Tchaikovsky: Piano Concertos Nos. 1-3

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Tchaikovsky: Piano Concertos Nos. 1-3

Catalogue No:




Release date:

1st Nov 2010




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Tchaikovsky: Piano Concertos Nos. 1-3


Piano Concerto No. 1 in B flat minor, Op. 23

Piano Concerto No. 2 in G major, Op. 44

Piano Concerto No. 3 in E flat major, Op. 75

CD - 2 discs


Usually despatched in 2 - 3 working days.

Tchaikovsky wrote four works for piano and orchestra: the three concertos, and the Concert Fantasy in G Op.56 (1884). The First Concerto ranks today as possibly the most famous piano concerto ever composed. Its entry into the world was, however, far from easy. Dismissed by critics as a flop, and by its dedicatee Nikolai Rubinstein as unplayable – which caused a rift between Rubinstein and Tchaikovsky, the concerto was premiered in Boston in the USA in 1875, and the dedicatee was Hans von Bülow, who conducted the performance with Benjamin Johnson Lang as soloist. Its success was never in doubt from then on. Rubinstein relented and undertook to champion the concerto. It is a large, dramatic work with its roots firmly in the Chopin/Mendelssohn school.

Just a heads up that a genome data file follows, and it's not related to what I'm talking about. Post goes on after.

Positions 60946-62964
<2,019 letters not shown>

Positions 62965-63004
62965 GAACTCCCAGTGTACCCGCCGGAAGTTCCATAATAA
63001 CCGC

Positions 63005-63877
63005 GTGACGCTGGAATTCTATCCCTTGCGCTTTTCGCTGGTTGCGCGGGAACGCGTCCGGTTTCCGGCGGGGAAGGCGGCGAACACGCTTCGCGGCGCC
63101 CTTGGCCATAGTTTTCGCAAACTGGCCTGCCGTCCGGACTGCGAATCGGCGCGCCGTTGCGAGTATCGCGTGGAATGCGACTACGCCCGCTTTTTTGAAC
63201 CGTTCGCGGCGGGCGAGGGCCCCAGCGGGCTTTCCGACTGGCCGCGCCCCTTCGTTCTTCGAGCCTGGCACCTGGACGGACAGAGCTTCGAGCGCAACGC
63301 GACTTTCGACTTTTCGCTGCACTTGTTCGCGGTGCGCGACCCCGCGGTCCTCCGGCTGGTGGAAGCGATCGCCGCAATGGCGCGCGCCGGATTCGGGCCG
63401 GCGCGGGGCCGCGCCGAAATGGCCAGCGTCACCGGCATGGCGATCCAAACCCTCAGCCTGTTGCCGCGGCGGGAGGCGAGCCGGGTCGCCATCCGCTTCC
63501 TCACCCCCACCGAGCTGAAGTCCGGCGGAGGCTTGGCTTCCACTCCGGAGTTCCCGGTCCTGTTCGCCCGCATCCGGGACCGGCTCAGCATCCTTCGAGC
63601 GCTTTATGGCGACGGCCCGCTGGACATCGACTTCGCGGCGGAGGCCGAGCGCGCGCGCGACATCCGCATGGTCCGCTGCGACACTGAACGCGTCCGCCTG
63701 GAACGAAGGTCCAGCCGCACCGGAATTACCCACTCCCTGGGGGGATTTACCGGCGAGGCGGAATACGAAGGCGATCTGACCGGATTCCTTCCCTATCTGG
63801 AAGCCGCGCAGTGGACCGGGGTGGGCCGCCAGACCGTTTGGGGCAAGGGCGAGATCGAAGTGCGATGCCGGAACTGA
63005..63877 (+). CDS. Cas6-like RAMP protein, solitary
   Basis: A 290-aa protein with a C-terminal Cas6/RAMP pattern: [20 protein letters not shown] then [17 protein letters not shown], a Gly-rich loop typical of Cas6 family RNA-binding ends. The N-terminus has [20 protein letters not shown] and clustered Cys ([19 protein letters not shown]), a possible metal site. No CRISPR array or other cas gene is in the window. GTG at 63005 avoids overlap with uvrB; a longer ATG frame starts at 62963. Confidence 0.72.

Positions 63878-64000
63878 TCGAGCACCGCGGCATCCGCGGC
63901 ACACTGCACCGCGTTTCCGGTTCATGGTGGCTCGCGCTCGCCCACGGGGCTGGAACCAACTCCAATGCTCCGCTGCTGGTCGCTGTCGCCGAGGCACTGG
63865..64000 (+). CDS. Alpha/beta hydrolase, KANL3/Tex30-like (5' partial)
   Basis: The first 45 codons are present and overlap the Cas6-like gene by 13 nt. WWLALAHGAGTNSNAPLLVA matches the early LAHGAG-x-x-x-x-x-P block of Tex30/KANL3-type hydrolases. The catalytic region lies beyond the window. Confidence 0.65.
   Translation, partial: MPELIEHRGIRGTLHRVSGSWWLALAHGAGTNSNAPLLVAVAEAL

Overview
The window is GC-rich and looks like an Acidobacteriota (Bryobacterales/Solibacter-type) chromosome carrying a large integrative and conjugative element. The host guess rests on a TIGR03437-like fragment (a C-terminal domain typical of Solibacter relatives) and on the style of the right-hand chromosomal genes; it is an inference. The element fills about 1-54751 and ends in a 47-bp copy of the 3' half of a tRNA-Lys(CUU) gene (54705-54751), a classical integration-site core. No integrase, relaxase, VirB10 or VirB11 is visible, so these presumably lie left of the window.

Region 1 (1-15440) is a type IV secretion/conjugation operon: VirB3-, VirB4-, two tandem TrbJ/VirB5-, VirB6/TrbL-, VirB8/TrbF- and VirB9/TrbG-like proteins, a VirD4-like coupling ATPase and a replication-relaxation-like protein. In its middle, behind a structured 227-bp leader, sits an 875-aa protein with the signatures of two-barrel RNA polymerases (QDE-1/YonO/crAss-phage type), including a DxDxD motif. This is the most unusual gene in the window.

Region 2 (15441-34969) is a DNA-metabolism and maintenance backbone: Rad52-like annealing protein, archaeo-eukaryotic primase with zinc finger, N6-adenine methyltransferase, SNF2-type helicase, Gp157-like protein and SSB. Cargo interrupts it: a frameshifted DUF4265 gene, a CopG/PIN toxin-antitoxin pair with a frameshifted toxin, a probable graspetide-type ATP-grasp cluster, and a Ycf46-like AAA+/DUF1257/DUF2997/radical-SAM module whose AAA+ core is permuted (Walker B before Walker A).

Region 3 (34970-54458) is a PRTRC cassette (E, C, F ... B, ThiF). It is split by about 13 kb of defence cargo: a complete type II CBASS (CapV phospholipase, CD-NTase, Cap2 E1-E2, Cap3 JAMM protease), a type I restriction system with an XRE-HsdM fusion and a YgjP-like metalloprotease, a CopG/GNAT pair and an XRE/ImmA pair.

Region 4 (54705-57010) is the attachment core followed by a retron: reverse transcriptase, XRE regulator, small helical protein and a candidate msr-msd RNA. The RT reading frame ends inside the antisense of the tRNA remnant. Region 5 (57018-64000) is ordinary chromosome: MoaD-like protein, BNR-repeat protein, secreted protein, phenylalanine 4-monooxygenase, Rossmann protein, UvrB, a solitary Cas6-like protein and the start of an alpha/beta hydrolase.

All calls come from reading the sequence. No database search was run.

The underrated Second Concerto (1880) was for many years performed in a cut version made by Tchaikovsky’s pupil Siloti. This cut the jewel of the concerto – the ‘triple concerto’-like second movement for violin, cello and piano. Happily the recording in this set is of the original version. It is a very strong work, with great tunes and a tremendously virtuosic solo part – the huge cadenza in the first movement is especially impressive.

The Third Concerto (1893) – today only performed as a one-movement Konzertstück was created out of the abandoned Seventh Symphony in E major. The first movement of both concerto and symphony are almost identical, but then Tchaikovsky wrote an Andante and finale (orchestrated by Taneyev) as the other two movements, but abandoned these as well in favour of the one-movement work we hear today. The Third Concerto is technically very challenging for the performer, and contains some wonderful music.

Recording made in 1982

Booklet notes

BBC Music Magazine

February 2011


“Postnikova brings the necessary Russian fire and melancholy to these works”

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